Chris Neff: Well I remember when, when the rainbow flag was on Oxford St ...

Kurt Iveson: Mmm hmm.

Chris Neff: ... and it was painted by the city and they said we're going to do it for three days for Mardi Gras and then after that we're going to take it up and the cost was going to be more than the cost of leaving it and they said oh no, you know, it'll create a hazard and too many people will take selfies and it'll slow down traffic, and they dug it up in the dead of night. They just sort of went and dug it up and said it's gone and that's it ...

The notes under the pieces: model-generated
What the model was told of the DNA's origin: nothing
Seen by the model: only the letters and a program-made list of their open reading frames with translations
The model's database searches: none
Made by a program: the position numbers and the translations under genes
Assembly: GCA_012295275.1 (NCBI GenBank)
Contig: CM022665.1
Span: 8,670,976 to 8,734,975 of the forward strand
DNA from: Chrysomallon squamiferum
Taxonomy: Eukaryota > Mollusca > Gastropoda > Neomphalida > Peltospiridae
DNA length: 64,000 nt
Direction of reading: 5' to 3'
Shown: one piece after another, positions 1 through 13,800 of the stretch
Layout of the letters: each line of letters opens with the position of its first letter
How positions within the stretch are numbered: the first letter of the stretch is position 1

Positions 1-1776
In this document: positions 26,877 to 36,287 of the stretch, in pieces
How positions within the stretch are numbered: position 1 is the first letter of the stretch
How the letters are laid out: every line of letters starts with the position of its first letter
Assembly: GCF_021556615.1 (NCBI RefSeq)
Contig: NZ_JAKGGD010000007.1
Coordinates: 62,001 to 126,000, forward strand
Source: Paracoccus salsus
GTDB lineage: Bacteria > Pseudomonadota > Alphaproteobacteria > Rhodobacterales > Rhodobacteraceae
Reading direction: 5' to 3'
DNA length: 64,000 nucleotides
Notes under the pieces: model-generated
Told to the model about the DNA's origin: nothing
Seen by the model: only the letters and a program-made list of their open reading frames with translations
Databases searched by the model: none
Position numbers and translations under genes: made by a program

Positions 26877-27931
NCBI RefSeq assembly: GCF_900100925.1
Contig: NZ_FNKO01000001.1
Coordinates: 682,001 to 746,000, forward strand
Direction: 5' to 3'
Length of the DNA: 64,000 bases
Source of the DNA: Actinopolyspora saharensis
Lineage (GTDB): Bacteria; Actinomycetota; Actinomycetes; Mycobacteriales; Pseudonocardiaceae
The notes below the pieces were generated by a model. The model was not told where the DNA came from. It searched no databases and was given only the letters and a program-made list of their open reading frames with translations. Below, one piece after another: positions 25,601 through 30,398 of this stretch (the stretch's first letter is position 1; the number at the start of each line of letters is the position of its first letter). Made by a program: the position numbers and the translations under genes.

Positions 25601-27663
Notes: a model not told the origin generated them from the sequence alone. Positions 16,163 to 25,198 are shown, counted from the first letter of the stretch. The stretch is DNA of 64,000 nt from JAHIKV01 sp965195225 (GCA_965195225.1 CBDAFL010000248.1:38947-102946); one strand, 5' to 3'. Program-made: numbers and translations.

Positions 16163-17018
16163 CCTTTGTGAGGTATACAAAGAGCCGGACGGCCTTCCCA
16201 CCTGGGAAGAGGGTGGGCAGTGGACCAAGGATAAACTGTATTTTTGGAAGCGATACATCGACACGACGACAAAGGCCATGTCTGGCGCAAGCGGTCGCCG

Kurt Iveson: Yeah.

Chris Neff: … and that is what led to the rainbow shock campaign where DIY...

Kurt Iveson: Mmm hmm.

Chris Neff: … you know rainbows all across Australia, all across the world. Sort of this reclaiming ...

Kurt Iveson: Yeah ...

Chris Neff: … of place and what do you think about that because it sort of sounds like, like that. Like when you break the mould of the way that you generally think of the space and the way that you generally think of the norms that go with that space, that ...

Kurt Iveson: Mmm hmm.

Chris Neff: … the sidewalk, that chalking a sidewalk is an act of rebellion. You know, putting a rainbow down is a, is an act of rebellion ...

Kurt Iveson: Yeah.

Chris Neff: … like that does something to a, for the communities involved, doesn't it?